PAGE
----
Development of Carbohydrate Foods

Development of Carbohydrate Foods
How Carbs Have Developed Using Modern Food Processing Techniques
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Development of Modern Carbs Early Carb Foods Were Almost 100 Percent Wholegrain

As explained, early plant foods eaten by our hunter-gatherer ancestors were almost exclusively whole grain, so their effect on human blood glucose was gradual and relatively small. This type of carbohydrate was both high in energy and nutritious because it provided slow-release fuel that helped to delay hunger pangs while providing essential energy for working muscles long after meals were eaten. This low glycemic effect was also easy on the insulin-producing cells in the pancreas.

]]> ]]> See also: Effect of Carbs on Blood Glucose and Effect of Carbs on Insulin Production

Food Processing of Carbs

However, with time, flours became more processed. They were ground more finely, bran was separated from the resulting white flour. Ultimately, with the introduction of high-speed roller mills in the 19th century, food manufacturers demonstrated it was possible to produce white flour so fine that it resembled talcum powder in texture and appearance. These ultra-fine white flours were produced in order to make soft bread, cakes and pastries.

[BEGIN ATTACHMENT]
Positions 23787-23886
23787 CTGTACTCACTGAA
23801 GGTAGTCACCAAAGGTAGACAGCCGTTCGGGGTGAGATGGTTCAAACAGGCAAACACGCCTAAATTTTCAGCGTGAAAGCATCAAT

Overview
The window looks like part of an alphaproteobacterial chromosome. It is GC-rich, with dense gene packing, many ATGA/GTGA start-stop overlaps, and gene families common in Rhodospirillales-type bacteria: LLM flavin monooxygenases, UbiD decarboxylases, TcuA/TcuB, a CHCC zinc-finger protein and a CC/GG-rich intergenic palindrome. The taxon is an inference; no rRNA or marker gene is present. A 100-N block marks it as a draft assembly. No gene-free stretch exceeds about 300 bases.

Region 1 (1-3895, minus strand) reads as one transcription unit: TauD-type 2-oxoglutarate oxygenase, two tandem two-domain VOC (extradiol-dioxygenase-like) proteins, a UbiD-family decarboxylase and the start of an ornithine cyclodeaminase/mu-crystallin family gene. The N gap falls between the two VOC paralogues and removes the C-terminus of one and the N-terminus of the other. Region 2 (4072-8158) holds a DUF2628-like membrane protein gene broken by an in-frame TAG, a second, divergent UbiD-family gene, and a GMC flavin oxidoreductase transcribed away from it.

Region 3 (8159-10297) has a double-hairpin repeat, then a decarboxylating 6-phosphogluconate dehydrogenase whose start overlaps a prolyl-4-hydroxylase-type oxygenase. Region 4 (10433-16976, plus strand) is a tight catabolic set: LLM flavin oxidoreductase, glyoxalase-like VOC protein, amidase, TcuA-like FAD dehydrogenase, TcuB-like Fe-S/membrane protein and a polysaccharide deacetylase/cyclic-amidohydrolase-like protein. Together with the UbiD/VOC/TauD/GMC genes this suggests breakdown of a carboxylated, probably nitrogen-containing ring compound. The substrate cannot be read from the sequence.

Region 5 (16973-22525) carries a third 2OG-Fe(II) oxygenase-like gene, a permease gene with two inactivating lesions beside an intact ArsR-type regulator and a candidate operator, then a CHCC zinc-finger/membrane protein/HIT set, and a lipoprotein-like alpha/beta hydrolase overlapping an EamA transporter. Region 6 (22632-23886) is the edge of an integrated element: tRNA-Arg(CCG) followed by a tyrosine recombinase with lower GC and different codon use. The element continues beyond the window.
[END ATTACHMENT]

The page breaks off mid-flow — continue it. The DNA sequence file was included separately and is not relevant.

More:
Modern Day Food Refining of Carbs

Today, the average food store stocks a huge variety of carb-rich foods (eg. bagels, donuts, muffins, croissants, popcorn, pastries, cakes and cookies) which bear no resemblance to earlier carbohydrates. The flour is typically stripped of bran and most natural micronutrients; it is baked at very high temperatures; it may include a range of additives, such as colorings, artificial flavors, flavor-enhancers, preservatives, to name but a few. And to enhance taste, it is often combined with large amounts of sugar and/or fat. While many of our new foods are still based on the same staple cereals – wheat, corn, oats – the original grain has been refined almost to invisibility. All because modern day food shops and consumers demand the most palatable and shelf-stable end products.

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